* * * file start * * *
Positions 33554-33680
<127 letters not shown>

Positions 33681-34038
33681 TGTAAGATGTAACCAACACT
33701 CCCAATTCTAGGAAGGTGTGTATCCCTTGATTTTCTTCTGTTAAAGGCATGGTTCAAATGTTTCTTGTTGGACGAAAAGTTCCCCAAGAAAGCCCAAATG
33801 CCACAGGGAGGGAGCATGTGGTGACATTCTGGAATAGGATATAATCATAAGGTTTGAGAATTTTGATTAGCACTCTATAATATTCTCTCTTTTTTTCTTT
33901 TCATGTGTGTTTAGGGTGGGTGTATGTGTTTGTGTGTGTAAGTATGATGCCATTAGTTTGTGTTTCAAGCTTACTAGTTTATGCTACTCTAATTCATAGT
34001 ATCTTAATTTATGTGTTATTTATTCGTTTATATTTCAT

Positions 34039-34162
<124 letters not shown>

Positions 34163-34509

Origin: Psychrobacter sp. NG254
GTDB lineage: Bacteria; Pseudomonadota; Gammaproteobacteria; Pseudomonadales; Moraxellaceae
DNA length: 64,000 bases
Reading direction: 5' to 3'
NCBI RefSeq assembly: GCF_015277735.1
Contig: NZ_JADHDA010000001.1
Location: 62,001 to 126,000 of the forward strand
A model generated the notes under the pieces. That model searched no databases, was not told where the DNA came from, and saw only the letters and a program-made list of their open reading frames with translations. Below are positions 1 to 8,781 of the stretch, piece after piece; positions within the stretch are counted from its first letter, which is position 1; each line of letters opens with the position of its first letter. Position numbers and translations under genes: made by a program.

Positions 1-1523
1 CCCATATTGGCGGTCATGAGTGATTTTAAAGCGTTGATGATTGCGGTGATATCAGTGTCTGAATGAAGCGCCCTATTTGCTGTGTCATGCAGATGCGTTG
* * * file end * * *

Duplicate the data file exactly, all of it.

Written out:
Positions 33554-33680
<127 letters not shown>

Positions 33681-34038
33681 TGTAAGATGTAACCAACACT
33701 CCCAATTCTAGGAAGGTGTGTATCCCTTGATTTTCTTCTGTTAAAGGCATGGTTCAAATGTTTCTTGTTGGACGAAAAGTTCCCCAAGAAAGCCCAAATG
33801 CCACAGGGAGGGAGCATGTGGTGACATTCTGGAATAGGATATAATCATAAGGTTTGAGAATTTTGATTAGCACTCTATAATATTCTCTCTTTTTTTCTTT
33901 TCATGTGTGTTTAGGGTGGGTGTATGTGTTTGTGTGTGTAAGTATGATGCCATTAGTTTGTGTTTCAAGCTTACTAGTTTATGCTACTCTAATTCATAGT
34001 ATCTTAATTTATGTGTTATTTATTCGTTTATATTTCAT

Positions 34039-34162
<124 letters not shown>

Positions 34163-34509

Origin: Psychrobacter sp. NG254
GTDB lineage: Bacteria; Pseudomonadota; Gammaproteobacteria; Pseudomonadales; Moraxellaceae
DNA length: 64,000 bases
Reading direction: 5' to 3'
NCBI RefSeq assembly: GCF_015277735.1
Contig: NZ_JADHDA010000001.1
Location: 62,001 to 126,000 of the forward strand
A model generated the notes under the pieces. That model searched no databases, was not told where the DNA came from, and saw only the letters and a program-made list of their open reading frames with translations. Below are positions 1 to 8,781 of the stretch, piece after piece; positions within the stretch are counted from its first letter, which is position 1; each line of letters opens with the position of its first letter. Position numbers and translations under genes: made by a program.

Positions 1-1523
1 CCCATATTGGCGGTCATGAGTGATTTTAAAGCGTTGATGATTGCGGTGATATCAGTGTCTGAATGAAGCGCCCTATTTGCTGTGTCATGCAGATGCGTTG